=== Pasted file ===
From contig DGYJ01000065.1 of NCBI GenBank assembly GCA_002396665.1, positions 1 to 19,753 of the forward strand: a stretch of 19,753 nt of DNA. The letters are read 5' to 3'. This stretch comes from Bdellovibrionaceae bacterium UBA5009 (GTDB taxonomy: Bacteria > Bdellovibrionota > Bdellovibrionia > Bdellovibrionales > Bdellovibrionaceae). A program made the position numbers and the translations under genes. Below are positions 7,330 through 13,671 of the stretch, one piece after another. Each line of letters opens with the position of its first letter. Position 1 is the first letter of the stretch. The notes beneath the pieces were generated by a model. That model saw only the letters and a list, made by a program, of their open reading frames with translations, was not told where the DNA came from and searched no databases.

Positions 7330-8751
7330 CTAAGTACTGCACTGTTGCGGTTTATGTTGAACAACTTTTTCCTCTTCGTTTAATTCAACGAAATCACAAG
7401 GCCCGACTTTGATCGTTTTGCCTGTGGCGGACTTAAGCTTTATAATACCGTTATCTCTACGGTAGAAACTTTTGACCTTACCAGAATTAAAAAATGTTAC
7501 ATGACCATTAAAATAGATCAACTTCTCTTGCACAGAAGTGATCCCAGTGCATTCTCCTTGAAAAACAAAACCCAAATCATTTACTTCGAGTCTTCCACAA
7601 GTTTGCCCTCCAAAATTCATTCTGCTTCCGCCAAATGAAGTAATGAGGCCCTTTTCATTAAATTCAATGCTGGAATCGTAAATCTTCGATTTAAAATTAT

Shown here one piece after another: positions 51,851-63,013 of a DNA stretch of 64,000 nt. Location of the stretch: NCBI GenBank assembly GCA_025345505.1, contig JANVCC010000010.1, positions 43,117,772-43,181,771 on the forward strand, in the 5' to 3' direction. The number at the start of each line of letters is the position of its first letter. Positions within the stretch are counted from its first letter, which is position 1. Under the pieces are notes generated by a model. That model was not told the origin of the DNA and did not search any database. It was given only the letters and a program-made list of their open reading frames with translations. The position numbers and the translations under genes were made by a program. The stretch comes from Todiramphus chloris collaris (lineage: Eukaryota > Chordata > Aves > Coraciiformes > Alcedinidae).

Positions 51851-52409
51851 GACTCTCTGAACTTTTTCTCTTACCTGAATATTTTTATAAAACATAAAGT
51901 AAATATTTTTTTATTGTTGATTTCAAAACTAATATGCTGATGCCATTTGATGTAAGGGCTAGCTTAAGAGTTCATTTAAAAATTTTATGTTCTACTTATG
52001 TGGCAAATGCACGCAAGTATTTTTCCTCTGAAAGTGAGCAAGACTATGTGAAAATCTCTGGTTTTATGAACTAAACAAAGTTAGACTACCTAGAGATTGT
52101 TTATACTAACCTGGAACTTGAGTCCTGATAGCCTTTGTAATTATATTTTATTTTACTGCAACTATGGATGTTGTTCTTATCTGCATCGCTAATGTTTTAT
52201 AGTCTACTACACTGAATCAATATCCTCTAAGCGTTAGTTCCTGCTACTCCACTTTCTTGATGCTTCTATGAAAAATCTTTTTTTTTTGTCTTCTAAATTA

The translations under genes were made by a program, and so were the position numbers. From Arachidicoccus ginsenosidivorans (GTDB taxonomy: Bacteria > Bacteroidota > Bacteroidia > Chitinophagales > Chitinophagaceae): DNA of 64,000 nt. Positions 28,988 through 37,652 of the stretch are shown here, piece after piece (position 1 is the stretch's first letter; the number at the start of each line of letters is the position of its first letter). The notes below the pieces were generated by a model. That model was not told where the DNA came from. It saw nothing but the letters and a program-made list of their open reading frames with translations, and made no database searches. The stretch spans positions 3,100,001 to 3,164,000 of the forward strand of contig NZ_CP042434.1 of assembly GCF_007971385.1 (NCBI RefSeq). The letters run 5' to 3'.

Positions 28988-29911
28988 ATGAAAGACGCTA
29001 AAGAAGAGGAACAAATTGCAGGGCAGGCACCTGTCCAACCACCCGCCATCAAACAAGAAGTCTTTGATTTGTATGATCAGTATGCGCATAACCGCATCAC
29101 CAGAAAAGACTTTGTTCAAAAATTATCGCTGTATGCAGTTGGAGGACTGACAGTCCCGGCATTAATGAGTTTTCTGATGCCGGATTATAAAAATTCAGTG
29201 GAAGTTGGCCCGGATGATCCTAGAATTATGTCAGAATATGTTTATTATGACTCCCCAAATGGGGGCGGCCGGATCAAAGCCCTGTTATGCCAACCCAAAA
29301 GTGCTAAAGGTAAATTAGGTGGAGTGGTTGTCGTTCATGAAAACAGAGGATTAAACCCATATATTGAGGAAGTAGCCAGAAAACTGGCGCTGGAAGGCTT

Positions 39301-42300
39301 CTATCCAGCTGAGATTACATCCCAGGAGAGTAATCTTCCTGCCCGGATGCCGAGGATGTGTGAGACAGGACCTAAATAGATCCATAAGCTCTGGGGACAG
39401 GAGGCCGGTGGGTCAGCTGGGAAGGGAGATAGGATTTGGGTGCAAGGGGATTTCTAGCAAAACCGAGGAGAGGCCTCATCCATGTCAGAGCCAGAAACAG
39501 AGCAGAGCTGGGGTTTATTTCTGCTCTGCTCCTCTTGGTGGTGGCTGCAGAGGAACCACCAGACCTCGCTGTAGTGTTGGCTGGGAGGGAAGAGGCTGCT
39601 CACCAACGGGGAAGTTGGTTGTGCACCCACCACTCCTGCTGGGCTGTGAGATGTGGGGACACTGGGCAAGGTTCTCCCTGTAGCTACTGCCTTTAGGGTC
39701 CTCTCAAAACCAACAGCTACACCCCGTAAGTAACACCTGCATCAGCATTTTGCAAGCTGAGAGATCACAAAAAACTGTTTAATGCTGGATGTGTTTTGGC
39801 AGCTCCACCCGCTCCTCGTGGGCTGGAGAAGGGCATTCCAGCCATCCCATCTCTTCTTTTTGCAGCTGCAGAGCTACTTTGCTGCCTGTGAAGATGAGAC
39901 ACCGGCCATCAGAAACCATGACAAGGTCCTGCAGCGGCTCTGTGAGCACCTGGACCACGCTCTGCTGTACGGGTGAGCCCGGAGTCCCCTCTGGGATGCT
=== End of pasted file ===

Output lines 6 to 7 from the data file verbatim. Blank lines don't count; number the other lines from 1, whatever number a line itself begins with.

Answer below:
7601 GTTTGCCCTCCAAAATTCATTCTGCTTCCGCCAAATGAAGTAATGAGGCCCTTTTCATTAAATTCAATGCTGGAATCGTAAATCTTCGATTTAAAATTAT

Shown here one piece after another: positions 51,851-63,013 of a DNA stretch of 64,000 nt. Location of the stretch: NCBI GenBank assembly GCA_025345505.1, contig JANVCC010000010.1, positions 43,117,772-43,181,771 on the forward strand, in the 5' to 3' direction. The number at the start of each line of letters is the position of its first letter. Positions within the stretch are counted from its first letter, which is position 1. Under the pieces are notes generated by a model. That model was not told the origin of the DNA and did not search any database. It was given only the letters and a program-made list of their open reading frames with translations. The position numbers and the translations under genes were made by a program. The stretch comes from Todiramphus chloris collaris (lineage: Eukaryota > Chordata > Aves > Coraciiformes > Alcedinidae).